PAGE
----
In Picasa, either version 2.x or 3.x, there is chance that Picasa mistakenly place and put folders with images, photos and pictures under the “Other Stuff” collection or category, despite that the folders or directories, which are actually been created in the operating system, are supposed to appear and been filed under “Folders” collection in Picasa.

When a folder is categorized and assigned as “Other Stuff” collection, the folder does not show up at the usual Flat Folder View (which displays by collection) where Picasa user expects it to be. Instead, the folder is pushed down at the bottom of Picasa’s left pane, under “Other Stuff” heading.

The issue can happens when user import new media files to Picasa, add new folders or new files to Picasa, move or copy new folders or new files to Picasa’s watched folders, or when upgrading from older version of Picasa.

The Old Stuff category cannot be removed or deleted, as it’s one of the default collection. Any attempt to delete the collection will give “Old Stuff is a default collection and cannot be removed” error. Other Picasa does offer Tree View which list all folders in chronological order, but some users may prefer to use “Flat Folder View”, which offers more details. So in order to fix the folders been erroneously placed under Other Stuff problem so that folders actually been listed under Folders collection, use the following workaround.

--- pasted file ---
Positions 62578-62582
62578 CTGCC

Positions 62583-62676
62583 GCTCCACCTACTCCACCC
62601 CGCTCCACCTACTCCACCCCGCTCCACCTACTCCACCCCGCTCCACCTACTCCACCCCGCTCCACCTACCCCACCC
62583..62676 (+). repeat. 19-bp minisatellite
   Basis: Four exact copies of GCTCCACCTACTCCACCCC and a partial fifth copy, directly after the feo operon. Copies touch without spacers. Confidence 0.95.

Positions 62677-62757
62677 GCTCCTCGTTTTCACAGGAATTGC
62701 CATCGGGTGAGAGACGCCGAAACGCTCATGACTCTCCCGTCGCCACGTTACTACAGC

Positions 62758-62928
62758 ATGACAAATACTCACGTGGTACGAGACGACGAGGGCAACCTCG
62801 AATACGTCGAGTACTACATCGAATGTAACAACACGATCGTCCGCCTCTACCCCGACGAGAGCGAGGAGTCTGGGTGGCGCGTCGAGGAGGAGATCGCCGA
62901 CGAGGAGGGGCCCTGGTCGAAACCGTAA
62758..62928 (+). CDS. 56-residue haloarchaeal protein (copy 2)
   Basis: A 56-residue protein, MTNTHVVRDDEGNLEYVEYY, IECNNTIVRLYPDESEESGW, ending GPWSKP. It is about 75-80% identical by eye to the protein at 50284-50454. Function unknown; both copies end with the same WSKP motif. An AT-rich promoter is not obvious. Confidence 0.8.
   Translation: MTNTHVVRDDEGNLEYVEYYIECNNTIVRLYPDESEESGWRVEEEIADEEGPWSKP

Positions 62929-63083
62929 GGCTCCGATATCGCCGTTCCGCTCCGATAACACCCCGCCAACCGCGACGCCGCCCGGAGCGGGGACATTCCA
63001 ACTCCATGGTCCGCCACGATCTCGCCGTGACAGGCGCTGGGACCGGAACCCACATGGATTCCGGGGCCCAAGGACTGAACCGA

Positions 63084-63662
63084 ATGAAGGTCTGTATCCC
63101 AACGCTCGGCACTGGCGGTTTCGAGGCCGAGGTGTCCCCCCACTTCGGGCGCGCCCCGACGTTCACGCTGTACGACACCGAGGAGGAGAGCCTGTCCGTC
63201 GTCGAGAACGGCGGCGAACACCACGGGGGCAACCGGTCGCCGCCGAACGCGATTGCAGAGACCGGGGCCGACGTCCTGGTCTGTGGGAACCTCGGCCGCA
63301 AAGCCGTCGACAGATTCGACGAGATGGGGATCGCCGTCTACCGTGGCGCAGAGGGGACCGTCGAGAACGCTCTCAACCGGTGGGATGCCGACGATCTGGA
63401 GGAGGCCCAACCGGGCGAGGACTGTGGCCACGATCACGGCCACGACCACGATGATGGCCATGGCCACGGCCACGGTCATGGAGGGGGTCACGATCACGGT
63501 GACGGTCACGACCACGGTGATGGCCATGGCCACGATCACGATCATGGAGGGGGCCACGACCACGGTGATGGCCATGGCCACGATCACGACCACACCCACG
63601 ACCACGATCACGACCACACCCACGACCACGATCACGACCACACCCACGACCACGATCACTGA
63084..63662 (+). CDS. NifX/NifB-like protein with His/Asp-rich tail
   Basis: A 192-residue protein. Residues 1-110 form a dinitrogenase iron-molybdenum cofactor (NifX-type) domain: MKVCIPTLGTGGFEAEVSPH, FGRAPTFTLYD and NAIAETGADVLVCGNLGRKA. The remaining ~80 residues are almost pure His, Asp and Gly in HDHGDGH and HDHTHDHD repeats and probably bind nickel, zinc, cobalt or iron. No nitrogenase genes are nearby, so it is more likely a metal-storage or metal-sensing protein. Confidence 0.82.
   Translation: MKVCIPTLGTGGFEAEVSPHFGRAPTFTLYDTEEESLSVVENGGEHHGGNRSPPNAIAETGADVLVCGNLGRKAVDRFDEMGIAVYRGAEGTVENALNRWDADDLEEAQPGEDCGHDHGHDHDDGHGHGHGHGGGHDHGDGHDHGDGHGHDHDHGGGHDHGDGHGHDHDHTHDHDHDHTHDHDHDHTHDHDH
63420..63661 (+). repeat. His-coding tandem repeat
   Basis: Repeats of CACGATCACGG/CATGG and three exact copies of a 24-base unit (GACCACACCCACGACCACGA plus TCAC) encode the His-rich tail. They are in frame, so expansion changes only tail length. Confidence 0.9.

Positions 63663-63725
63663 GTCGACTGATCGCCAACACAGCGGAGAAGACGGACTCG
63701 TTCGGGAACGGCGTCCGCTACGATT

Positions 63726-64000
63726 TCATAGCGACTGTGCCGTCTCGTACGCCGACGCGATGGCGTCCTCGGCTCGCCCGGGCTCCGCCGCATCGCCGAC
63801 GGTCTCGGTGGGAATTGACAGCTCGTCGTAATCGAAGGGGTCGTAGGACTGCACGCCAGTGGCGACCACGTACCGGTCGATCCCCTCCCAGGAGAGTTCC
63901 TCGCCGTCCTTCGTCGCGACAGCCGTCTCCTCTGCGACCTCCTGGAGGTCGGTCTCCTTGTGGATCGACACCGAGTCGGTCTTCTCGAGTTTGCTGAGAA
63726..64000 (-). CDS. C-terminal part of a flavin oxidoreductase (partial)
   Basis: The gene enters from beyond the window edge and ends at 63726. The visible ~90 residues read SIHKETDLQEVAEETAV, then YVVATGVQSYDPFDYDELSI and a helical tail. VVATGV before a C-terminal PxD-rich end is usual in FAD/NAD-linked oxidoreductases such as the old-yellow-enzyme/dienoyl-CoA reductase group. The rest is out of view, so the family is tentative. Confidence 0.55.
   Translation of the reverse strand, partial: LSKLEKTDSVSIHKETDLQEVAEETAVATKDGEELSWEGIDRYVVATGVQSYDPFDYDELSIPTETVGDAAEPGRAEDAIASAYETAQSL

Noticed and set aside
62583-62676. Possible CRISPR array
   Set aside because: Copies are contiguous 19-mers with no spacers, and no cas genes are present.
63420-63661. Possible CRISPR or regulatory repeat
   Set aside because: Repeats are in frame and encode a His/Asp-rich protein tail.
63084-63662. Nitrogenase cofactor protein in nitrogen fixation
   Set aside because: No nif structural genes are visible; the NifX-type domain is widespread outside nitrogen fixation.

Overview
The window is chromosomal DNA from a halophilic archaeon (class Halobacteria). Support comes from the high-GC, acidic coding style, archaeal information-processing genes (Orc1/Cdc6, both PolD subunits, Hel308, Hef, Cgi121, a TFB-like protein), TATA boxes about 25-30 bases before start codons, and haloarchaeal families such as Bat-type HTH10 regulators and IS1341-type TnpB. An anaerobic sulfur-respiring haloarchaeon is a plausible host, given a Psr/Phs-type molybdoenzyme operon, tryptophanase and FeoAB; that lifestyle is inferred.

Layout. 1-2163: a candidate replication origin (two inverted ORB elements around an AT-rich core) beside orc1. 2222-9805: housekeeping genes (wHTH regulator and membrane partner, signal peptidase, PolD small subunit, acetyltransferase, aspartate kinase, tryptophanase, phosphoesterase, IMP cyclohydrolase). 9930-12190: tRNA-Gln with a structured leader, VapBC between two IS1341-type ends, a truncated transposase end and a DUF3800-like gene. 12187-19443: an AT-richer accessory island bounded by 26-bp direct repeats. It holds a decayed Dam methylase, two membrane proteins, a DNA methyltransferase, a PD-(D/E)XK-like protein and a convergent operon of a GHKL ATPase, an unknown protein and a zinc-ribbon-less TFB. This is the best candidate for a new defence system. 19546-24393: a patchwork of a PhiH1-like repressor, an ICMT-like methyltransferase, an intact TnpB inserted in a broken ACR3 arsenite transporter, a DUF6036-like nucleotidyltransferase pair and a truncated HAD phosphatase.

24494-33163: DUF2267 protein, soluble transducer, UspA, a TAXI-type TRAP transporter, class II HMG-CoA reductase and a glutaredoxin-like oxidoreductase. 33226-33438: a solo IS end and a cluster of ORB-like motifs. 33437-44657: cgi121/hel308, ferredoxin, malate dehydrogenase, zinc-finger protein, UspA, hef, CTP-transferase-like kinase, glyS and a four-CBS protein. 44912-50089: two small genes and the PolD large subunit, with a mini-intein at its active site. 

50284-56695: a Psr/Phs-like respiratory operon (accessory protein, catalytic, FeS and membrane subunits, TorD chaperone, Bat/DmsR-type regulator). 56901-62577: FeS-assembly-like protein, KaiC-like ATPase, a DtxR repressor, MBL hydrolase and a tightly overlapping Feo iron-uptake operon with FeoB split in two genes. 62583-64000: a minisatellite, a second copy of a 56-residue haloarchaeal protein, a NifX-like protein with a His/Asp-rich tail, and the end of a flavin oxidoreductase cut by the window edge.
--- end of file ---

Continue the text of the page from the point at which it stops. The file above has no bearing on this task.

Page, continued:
Right click on the folder that is in the “Other Stuff” collection, then select Move to Collection, and finally choose Folders.

Moving to Picasa Folders Collection

Unfortunately, the workaround works by folder per folder. So if there is many folders been misplaced inside Other Stuff, user will need to change its collection one by one.

Note that moving the collection actually cause Picasa to create a hidden picasa.ini file (if it’s not already existed) in that particular folder with the following content, to identify that the folder should belong to Folders collection:

[Picasa] P2category=Folders on Disk

Once it’s been moved to Folders collection, the picasa.ini (assuming there is no other modification or edit on the photos inside the folder) can be safely deleted, and the folder should “stick” as Folders.